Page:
Much of Arshavin`s play has been incredibly commendable, but it is not only what he has bought as an individual that has been so notable in our upturn in form. His qualities directly mimic all that we had lacked this season; his arrival lifted the entire club and has put confidence and ebullience into some of our younger charges. Bendtner appears to have formed an instant understanding with him, as has van Persie, the balance he has bought to the side with him and Nasri on the flanks has also benefited the team incalculably. He has sped the team up in the final third with his audacious first time passing. He has also lifted the supporters and whilst it is far, far too early to equate his signing with the likes of Campbell and Bergkamp, you could see this club was in need of an experienced, seasonal player of the highest quality just as we were in 1995 and in 2001. Whilst he will still require time to acclimatise to the physical nature of the game, a close up view of El Hadji Diouf`s x rated lunge at Almunia and the "treatment" dished out to him by Steven Taylor on Saturday will have given him a good idea of what to expect. He has still yet to face top drawer opposition, but the fixture run in will give him plenty of opportunity there. Most of Arshavin`s impact is a direct reflection of his quality, but some of it is unwitting on his part, just by functioning as he does, he has filled a huge chasm in the team. He will still find it tough going in some games yet; and we should exercise patience with him; players can also find themselves succumbing to "new manager syndrome" when results immediately pick up before the inevitable dip. Hopefully, the fact that he cannot play in Europe will give him ample rest and recuperation time and aid his adaptation. Arsenal did not score for four games in February and are missing a man who netted thirty times last season, yet nobody is talking about him and questions whether he will walk straight back into the team will be asked. That is how significant Andrey has been to this point. Let`s hope it continues.LD.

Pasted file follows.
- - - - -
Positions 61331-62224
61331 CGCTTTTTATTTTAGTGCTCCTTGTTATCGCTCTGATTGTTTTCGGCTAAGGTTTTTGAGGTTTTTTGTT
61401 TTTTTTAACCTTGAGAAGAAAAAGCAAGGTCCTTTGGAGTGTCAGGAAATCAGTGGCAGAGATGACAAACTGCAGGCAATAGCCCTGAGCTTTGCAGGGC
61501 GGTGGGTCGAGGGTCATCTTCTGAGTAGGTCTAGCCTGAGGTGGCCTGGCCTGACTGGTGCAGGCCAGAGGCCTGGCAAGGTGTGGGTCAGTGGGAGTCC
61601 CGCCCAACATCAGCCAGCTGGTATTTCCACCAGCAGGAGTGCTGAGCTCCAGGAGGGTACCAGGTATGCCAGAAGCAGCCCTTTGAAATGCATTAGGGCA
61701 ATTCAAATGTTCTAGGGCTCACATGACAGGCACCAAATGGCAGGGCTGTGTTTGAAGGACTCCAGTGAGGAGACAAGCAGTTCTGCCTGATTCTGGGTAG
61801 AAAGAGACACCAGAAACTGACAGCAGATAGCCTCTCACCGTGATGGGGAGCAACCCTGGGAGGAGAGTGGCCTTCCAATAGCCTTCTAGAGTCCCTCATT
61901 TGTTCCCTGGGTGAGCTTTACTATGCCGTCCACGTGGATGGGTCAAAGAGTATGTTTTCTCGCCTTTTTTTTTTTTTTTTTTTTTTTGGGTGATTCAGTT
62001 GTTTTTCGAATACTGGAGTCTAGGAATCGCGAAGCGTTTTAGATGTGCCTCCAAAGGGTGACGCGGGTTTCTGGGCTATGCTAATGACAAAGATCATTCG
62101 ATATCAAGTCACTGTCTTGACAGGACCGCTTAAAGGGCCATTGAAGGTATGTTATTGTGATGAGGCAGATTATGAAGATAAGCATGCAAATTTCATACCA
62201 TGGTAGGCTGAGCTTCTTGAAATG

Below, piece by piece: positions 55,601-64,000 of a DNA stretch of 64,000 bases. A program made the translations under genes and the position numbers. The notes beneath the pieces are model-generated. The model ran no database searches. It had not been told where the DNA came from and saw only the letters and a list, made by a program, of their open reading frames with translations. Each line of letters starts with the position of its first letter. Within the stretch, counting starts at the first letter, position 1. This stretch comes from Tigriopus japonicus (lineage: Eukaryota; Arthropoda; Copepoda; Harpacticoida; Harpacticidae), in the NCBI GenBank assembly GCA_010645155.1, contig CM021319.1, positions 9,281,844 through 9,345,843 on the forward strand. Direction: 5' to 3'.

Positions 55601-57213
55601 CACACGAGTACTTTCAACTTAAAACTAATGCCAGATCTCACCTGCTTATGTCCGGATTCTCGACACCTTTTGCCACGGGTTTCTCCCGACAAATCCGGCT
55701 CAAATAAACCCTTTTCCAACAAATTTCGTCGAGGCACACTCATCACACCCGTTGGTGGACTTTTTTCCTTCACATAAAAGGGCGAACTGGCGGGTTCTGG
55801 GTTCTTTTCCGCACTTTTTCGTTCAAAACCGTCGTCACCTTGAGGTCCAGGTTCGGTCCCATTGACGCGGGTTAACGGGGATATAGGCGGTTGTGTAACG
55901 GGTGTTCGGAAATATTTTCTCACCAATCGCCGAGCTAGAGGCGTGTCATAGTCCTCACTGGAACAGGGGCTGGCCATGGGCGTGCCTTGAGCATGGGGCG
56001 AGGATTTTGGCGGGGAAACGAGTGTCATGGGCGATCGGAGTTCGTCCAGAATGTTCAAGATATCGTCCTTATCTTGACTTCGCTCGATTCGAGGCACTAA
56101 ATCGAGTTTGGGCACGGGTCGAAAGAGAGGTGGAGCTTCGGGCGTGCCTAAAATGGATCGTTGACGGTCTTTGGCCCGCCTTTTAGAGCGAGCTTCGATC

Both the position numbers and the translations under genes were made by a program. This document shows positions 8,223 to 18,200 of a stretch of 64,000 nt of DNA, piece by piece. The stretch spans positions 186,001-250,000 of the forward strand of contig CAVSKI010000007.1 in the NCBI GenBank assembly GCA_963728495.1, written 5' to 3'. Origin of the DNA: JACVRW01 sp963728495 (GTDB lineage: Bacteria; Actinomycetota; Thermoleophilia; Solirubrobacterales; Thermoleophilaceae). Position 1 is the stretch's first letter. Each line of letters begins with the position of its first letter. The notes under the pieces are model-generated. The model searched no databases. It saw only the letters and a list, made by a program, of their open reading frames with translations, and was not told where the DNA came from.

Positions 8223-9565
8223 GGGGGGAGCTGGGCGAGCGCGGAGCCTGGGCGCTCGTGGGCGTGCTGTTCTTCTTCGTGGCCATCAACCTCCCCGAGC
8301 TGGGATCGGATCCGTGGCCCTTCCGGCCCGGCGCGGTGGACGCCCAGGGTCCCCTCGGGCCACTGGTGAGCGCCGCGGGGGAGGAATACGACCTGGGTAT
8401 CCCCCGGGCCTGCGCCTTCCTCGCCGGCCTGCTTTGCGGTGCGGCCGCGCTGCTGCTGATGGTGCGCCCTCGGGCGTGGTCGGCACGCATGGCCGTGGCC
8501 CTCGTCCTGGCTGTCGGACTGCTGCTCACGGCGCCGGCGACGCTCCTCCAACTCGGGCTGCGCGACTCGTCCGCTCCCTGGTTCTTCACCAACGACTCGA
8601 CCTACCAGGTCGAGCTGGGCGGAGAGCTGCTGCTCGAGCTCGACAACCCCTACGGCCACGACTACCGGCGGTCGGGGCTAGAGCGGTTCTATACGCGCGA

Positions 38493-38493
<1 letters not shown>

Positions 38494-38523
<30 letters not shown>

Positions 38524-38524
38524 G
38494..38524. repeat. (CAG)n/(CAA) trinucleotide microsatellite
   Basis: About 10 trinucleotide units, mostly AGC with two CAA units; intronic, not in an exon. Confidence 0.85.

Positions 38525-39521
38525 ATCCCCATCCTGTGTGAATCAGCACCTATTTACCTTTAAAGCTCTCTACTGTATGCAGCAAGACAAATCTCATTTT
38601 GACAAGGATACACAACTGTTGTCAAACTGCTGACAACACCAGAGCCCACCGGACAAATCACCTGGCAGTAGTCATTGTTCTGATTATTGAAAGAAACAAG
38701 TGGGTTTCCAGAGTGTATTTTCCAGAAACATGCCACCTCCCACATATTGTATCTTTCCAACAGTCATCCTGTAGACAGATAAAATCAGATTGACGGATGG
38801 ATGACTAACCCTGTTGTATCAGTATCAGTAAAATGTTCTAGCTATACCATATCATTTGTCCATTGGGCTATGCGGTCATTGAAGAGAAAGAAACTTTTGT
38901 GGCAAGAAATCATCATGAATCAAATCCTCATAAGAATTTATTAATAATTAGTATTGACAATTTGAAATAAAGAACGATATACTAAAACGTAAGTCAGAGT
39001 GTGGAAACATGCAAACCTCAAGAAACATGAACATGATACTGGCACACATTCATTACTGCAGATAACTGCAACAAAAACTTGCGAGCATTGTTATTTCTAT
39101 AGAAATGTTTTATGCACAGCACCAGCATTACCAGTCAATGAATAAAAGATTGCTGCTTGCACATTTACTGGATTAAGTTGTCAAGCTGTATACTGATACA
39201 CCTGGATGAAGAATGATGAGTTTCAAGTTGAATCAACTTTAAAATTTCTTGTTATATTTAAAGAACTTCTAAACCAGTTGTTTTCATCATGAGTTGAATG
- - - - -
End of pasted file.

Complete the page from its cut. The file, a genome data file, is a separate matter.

Date:Monday March 23 2009